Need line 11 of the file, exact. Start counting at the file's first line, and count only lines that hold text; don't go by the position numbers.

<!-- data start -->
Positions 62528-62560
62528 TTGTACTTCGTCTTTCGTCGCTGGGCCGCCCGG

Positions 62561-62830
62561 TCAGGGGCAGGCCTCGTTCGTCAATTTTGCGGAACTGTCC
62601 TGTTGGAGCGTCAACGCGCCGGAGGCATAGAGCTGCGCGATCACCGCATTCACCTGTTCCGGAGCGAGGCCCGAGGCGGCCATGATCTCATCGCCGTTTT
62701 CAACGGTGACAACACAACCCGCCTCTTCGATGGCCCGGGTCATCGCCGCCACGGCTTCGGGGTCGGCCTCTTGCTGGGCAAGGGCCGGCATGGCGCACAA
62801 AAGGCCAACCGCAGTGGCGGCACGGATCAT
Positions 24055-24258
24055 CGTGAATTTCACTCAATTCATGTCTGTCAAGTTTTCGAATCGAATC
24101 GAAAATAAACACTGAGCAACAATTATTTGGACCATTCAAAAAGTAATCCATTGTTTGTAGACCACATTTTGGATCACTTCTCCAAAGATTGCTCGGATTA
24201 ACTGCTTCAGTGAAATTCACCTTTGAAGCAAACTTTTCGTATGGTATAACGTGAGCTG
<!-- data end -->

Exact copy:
24201 ACTGCTTCAGTGAAATTCACCTTTGAAGCAAACTTTTCGTATGGTATAACGTGAGCTG